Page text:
Wouldn’t you like to work at an organization where you could take a break to paddle in the company pool?
Or how about a 300-acre campus with jogging and bike trails?
Welcome to SAS, the North Carolina technology company that topped the 2012 list of the World’s Best Multinational Workplaces from Great Place to Work this week. Rounding out the top five were Google, NetApp, Kimberly-Clark, and Microsoft.
But SAS didn’t climb to the top just because of its benefits. They had to communicate globally—and keep employees happy at home.
“When you look at the [SAS] employee comments, people say things like, ‘If I didn’t have to leave campus, I wouldn’t,'” says Leslie Caccamese, senior strategic marketing manager at Great Place to Work. “They really allow their staff have an integrated life and work life.”
Here are some tips from SAS and Great Place to Work:
If you’ve got 13,000 employees in 400 offices around the globe, how do you reach them? SAS’ corporate messaging team uses its corporate intranet—called the SAS Wide Web—to distribute its messaging to 15 countries from Denmark to South Korea.
English is the worldwide language of the company, but local offices can put their messaging in their languages on country-specific sites.
“So that is a huge strong point for us because those countries, before, their intranets were either dead in the water, they didn’t have any, or they were never updated,” says Karen Lee, SAS’ senior director of internal communications.
At great workplaces, executives are willing to take questions from employees, Caccamese says. Time is provided for unstructured conversation and listening.
An enterprise social network called the Hub helps SAS make company conversations a two-way street worldwide and pulls together a multinational staff through Facebook-like interaction.
Caccamese says “this is where SAS’ incredible use of social media tools and blogs is probably an enormous help. SAS was a pioneer in adopting social tools and they can be a great source for collaboration across geographical borders.”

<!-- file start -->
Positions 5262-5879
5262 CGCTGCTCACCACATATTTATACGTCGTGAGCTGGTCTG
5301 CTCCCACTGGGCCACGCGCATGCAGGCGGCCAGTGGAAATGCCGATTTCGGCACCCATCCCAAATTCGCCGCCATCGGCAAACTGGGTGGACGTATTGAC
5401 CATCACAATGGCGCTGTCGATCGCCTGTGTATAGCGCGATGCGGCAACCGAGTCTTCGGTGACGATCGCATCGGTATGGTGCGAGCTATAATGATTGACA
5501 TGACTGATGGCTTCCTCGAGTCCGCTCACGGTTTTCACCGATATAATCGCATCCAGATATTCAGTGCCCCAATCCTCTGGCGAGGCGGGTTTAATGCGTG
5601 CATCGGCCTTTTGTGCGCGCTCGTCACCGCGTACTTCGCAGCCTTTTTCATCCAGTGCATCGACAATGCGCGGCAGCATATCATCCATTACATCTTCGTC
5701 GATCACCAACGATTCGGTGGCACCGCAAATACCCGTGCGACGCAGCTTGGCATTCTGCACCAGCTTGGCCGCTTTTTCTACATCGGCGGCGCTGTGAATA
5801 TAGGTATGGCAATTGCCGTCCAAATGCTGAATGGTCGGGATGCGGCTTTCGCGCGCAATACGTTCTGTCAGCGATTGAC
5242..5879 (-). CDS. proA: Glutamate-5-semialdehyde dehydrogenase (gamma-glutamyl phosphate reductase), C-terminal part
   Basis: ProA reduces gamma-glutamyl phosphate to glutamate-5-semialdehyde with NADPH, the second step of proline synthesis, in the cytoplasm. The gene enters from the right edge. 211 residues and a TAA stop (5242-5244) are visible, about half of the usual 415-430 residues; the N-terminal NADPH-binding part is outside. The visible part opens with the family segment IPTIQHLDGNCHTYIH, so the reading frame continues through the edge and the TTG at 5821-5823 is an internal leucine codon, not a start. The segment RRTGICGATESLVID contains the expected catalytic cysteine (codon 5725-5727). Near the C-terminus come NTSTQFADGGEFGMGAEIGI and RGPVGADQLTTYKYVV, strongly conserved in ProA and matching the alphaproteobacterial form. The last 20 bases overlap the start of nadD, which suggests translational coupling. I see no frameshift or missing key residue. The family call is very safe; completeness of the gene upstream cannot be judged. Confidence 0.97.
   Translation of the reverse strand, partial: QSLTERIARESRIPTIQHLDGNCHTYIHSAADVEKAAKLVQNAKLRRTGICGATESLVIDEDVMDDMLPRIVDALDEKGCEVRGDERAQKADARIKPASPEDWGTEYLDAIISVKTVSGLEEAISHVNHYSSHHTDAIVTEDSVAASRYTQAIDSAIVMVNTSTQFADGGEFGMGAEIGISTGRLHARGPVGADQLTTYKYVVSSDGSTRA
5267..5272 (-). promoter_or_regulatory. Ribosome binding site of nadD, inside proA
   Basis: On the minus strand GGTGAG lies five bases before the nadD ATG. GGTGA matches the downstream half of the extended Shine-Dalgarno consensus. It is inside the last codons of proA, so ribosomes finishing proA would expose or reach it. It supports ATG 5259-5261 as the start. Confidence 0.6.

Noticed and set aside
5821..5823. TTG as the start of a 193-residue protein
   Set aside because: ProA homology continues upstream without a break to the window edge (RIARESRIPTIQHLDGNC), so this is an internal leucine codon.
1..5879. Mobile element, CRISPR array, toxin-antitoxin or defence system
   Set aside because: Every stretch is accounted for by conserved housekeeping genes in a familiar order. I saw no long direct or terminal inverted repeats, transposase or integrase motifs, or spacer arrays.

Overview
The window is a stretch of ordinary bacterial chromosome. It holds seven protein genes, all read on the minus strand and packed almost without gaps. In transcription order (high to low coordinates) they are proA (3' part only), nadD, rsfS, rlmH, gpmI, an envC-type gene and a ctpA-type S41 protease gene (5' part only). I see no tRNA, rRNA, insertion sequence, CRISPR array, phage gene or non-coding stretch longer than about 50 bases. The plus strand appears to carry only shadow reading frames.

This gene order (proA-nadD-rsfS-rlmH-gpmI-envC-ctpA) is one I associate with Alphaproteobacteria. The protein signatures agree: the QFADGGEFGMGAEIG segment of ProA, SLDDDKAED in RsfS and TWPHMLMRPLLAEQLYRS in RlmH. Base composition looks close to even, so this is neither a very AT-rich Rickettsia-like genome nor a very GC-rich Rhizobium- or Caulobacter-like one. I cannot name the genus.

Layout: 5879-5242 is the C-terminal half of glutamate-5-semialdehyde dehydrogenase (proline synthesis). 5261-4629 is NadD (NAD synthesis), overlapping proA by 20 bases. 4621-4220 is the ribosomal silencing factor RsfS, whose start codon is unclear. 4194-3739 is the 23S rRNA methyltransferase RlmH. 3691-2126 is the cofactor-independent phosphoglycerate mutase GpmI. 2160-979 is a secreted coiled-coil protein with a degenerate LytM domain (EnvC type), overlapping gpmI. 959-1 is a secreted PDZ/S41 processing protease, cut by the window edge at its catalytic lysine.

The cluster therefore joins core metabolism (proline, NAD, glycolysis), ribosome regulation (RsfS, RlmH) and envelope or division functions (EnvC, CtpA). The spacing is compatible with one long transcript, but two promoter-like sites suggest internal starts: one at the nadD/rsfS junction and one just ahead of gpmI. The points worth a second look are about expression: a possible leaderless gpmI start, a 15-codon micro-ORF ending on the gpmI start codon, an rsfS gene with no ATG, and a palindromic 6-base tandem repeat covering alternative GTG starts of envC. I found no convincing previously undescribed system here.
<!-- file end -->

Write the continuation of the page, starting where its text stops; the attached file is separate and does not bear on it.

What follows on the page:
Let everyone around the globe in on the execs’ thinking
SAS webcasts CEO James Goodnight’s three-times-a-year addresses, and live-streams them through the Hub. “That goes out to all of our employees,” Lee says.
There’s a hashtag that allows employees to post comments and questions as the webcast is running.
Get commitment at the top
If the execs are asking how come they didn’t make the list, tell them it starts with the leadership. They need to see the business value in global communications, such as the advantage in recruitment and more productive employees through social networking that links Mumbai with the London office.
“In order to build a best place to work, you need to have an absolute commitment from the top that this is the right thing to do and it’s going to benefit your business,” says Caccamese. “And it needs to be the lens through which you are looking when you make all your decisions.”
Balance work and life
Lee says employees can break to swim, go jogging, cycle on the bike trails, or sit in a meditation garden. But it doesn’t necessarily take a 300-acre campus or a bonsai grove to make a happy employee. Turns out you get more dedication if they’re not chained to their desks.
“It really keeps your mind fresh, and it gives you that opportunity to be creative while you’re on the bike,” Lee says. “I do some of my best thinking when I’m out on the running trails here or swimming or even out for a bike ride.”
Among the World’s Best Multinational Workplaces winners, a common theme emerges, says Caccamese. They believe that openness with employees has a positive effect on the bottom line.
“There’s an enormous belief from management that sharing information with employees is going to help them perform better and create a stakeholder mentality that will keep the best interest of the business at the front of their mind,” Caccamese says.
Take care of the parents—and the kids
Go figure: If employees aren’t stressing out over latchkey kids, they work better. SAS has an on-site daycare, and at the cafeteria, employees can take dinner home, Lee says. There is also elder care, and recreation and fitness programs for the entire family.
If your organization isn’t deep-pocketed enough to do all this, are there ways to be more flexible to keep staff happy and productive?
“You can spend a lot of money and still not have happy employees,” Lee says. “It’s about treating them like you want to be treated and communicating openly with them and providing that transparency they can trust.”
Do you want more tips on how your company can become a great place to work? Hear from SAS and others at Ragan’s “The Role of Communications in Creating Best Places to Work” conference.